“We had an indication from them that there could be considerably more temporary power outages needed,” Caisley said during a news conference Tuesday afternoon.
Now, the question turns to whether the coming days will require more rolling blackouts to keep the power grid functioning well. Caisley said the Southwest Power Pool was predicting that more blackouts might be needed between 8 p.m. Tuesday and Wednesday morning.
“We are not quite out of the woods yet … there is still extreme stress on the system,” he said.
Caisley also said it is possible that future rolling blackouts might need to last considerably longer for individual customers than the one hour that previously was the goal. Caisley said if the Southwest Power Pool comes back with a request that seeks to limit demand in the same way it asked for on Tuesday, then rolling blackouts likely would last longer than the 30- to 60-minute timeframe that was originally envisioned when the rolling blackouts began on Monday.
“We are hopeful that we are through the worst of this and we certainly are doing everything we can to avoid additional power outages,” he said. “But at some point we are at the mercy of both this weather system and all the other dynamics that are going on in the Southwest Power Pool.”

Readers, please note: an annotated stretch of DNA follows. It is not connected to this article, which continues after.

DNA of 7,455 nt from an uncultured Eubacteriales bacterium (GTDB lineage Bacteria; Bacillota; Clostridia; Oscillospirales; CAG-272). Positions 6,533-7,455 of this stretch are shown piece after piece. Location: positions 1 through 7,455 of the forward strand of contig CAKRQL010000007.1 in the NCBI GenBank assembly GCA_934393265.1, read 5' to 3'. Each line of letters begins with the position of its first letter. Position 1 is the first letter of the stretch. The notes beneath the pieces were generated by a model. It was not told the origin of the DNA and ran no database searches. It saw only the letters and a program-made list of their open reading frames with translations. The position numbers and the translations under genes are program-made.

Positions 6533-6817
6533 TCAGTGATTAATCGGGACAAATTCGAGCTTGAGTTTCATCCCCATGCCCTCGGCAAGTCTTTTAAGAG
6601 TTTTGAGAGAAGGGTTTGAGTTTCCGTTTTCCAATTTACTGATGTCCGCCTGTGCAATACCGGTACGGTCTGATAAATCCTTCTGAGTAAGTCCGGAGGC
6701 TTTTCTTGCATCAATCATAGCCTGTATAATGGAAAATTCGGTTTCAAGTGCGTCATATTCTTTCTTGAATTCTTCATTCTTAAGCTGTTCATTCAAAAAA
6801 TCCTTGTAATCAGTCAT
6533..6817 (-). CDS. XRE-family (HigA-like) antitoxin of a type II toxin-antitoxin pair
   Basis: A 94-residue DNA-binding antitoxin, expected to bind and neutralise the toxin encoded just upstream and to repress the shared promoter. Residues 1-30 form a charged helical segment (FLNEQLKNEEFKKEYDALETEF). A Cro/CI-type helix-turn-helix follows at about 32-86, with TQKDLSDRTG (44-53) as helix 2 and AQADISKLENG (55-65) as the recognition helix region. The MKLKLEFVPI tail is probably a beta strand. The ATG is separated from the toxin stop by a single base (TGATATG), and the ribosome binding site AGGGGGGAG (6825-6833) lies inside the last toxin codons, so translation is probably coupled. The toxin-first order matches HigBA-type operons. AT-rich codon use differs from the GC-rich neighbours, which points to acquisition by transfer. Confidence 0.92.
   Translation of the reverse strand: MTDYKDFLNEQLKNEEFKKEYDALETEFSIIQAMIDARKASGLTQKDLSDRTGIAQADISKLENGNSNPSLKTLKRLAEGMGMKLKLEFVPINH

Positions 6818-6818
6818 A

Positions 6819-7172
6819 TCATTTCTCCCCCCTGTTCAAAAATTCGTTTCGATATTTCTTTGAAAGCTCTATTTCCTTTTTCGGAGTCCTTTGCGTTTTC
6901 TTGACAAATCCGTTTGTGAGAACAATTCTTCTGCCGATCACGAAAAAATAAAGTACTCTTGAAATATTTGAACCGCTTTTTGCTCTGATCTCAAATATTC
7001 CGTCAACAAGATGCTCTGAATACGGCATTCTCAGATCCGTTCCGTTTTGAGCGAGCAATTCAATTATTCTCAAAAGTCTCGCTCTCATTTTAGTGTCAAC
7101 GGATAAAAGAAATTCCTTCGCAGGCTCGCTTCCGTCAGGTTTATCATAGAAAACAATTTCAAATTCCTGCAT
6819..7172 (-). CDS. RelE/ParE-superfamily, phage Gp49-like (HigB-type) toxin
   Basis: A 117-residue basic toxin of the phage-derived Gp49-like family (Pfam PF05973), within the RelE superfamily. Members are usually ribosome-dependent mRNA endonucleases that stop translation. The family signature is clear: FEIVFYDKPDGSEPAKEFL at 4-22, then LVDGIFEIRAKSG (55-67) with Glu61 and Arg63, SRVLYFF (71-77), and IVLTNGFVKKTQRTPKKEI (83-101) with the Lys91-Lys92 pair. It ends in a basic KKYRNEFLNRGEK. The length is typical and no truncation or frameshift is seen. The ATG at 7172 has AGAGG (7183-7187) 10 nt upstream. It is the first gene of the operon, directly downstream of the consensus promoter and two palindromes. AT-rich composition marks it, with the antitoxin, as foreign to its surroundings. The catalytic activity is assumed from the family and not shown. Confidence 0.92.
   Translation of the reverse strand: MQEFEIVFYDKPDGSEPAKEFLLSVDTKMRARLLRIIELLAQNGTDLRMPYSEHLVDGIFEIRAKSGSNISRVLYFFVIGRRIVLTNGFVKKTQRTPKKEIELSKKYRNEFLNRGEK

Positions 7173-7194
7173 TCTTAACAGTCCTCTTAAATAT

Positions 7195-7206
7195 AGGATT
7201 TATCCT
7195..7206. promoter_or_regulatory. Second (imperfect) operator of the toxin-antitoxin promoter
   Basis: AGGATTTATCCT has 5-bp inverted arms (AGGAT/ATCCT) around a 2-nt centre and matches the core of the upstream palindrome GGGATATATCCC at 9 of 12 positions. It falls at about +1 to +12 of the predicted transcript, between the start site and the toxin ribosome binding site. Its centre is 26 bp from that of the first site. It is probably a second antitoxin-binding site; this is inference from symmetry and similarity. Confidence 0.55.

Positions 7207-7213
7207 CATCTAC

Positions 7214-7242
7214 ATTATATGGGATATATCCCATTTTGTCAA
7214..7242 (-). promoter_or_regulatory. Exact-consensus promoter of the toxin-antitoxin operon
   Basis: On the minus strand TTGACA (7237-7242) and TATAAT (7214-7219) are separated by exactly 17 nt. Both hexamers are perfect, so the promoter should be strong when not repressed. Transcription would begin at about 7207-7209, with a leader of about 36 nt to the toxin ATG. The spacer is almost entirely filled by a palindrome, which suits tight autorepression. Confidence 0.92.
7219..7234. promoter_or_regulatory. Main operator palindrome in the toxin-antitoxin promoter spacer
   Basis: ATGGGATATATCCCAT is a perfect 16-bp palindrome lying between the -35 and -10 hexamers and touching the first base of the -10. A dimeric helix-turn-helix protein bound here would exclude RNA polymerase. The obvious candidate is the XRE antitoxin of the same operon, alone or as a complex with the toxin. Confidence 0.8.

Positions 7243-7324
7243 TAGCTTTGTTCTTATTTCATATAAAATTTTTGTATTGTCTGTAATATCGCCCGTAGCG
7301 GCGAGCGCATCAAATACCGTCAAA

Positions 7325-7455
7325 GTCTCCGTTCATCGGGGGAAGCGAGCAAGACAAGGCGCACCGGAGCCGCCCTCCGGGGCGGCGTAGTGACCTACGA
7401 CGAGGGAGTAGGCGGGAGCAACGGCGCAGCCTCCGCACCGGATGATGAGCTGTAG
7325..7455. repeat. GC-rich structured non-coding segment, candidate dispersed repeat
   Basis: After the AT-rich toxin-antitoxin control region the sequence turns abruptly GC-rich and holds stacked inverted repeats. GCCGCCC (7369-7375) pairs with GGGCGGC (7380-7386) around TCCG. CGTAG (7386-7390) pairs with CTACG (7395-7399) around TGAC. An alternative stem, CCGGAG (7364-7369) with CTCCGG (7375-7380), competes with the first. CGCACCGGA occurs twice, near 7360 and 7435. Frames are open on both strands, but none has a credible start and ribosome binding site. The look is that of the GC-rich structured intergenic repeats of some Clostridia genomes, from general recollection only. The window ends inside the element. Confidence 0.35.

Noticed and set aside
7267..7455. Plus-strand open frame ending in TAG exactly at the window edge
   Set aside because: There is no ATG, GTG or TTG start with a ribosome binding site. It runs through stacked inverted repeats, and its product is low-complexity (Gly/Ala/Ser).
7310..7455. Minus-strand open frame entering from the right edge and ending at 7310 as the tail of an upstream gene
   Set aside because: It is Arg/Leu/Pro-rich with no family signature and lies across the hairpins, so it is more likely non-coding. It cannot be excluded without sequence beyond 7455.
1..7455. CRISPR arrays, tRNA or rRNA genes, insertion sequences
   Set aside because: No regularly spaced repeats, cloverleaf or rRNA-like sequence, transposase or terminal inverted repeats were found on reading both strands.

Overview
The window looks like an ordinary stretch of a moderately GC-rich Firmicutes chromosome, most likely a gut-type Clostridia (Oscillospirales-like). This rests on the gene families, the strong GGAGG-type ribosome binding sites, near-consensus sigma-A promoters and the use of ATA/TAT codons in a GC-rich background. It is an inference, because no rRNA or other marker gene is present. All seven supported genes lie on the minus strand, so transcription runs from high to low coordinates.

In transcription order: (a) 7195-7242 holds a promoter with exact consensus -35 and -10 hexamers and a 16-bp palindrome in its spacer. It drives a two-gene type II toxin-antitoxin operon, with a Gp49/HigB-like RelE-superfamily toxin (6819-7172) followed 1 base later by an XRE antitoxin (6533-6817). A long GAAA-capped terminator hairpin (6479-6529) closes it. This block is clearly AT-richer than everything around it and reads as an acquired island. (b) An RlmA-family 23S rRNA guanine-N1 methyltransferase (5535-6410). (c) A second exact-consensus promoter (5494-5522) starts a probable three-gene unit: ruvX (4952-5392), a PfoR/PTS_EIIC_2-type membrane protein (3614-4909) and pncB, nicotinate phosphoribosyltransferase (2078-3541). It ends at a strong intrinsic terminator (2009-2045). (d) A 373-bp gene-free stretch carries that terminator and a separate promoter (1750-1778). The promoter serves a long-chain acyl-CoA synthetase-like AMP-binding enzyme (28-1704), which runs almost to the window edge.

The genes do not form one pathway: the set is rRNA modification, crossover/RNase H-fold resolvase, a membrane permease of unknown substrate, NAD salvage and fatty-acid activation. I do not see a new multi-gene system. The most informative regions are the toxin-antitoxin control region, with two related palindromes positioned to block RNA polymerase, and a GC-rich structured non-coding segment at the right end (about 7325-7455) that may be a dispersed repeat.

Throughout Tuesday, Lawrence customers and others across the state followed Evergy’s instructions to call its customer service line if their outages lasted longer than a hour. But for many customers, efforts to get through on the customer service line or to communicate with the company via its website were unsuccessful.
Caisley said the company’s telephone lines and website experienced about six times the highest number of calls the company had ever received before. He apologized for the difficulties people had in contacting Evergy on Tuesday, despite the company being fully staffed to take calls, he said.
“It is something we already are working on to make sure it doesn’t happen again and it is certainly something we will learn from in the future,” he said. “But this is truly an unprecedented event today.”
The events of the day left their mark in several ways across Lawrence. Emergency radio traffic monitored by the Journal-World indicated that numerous major intersections in Lawrence were without power Tuesday morning. The University of Kansas and many Douglas County school districts, including the Lawrence school district, closed Tuesday because of the cold weather and in anticipation of more power disruptions. Other facilities, including City of Lawrence buildings, closed in an effort to conserve energy.